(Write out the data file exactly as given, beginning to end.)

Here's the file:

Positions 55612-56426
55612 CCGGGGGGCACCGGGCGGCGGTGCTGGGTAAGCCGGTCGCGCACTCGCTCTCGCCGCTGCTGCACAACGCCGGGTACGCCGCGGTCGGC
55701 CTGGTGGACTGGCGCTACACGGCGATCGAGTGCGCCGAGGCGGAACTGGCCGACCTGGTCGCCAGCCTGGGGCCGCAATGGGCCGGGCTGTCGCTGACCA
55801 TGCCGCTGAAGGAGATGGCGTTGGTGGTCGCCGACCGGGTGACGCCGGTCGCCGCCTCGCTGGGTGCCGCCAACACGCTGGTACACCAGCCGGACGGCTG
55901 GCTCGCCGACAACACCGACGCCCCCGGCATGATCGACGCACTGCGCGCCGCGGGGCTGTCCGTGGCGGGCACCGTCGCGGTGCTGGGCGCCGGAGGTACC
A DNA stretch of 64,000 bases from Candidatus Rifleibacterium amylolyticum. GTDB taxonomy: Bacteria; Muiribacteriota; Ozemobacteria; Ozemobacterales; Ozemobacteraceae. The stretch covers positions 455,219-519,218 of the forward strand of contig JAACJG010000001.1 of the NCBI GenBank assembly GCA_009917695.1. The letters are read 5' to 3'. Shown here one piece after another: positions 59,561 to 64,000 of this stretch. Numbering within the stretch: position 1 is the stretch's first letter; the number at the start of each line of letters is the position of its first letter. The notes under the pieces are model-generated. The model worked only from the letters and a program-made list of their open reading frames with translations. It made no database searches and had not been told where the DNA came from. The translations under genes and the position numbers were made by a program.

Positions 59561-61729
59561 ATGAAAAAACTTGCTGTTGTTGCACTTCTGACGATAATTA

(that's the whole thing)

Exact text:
Positions 55612-56426
55612 CCGGGGGGCACCGGGCGGCGGTGCTGGGTAAGCCGGTCGCGCACTCGCTCTCGCCGCTGCTGCACAACGCCGGGTACGCCGCGGTCGGC
55701 CTGGTGGACTGGCGCTACACGGCGATCGAGTGCGCCGAGGCGGAACTGGCCGACCTGGTCGCCAGCCTGGGGCCGCAATGGGCCGGGCTGTCGCTGACCA
55801 TGCCGCTGAAGGAGATGGCGTTGGTGGTCGCCGACCGGGTGACGCCGGTCGCCGCCTCGCTGGGTGCCGCCAACACGCTGGTACACCAGCCGGACGGCTG
55901 GCTCGCCGACAACACCGACGCCCCCGGCATGATCGACGCACTGCGCGCCGCGGGGCTGTCCGTGGCGGGCACCGTCGCGGTGCTGGGCGCCGGAGGTACC
A DNA stretch of 64,000 bases from Candidatus Rifleibacterium amylolyticum. GTDB taxonomy: Bacteria; Muiribacteriota; Ozemobacteria; Ozemobacterales; Ozemobacteraceae. The stretch covers positions 455,219-519,218 of the forward strand of contig JAACJG010000001.1 of the NCBI GenBank assembly GCA_009917695.1. The letters are read 5' to 3'. Shown here one piece after another: positions 59,561 to 64,000 of this stretch. Numbering within the stretch: position 1 is the stretch's first letter; the number at the start of each line of letters is the position of its first letter. The notes under the pieces are model-generated. The model worked only from the letters and a program-made list of their open reading frames with translations. It made no database searches and had not been told where the DNA came from. The translations under genes and the position numbers were made by a program.

Positions 59561-61729
59561 ATGAAAAAACTTGCTGTTGTTGCACTTCTGACGATAATTA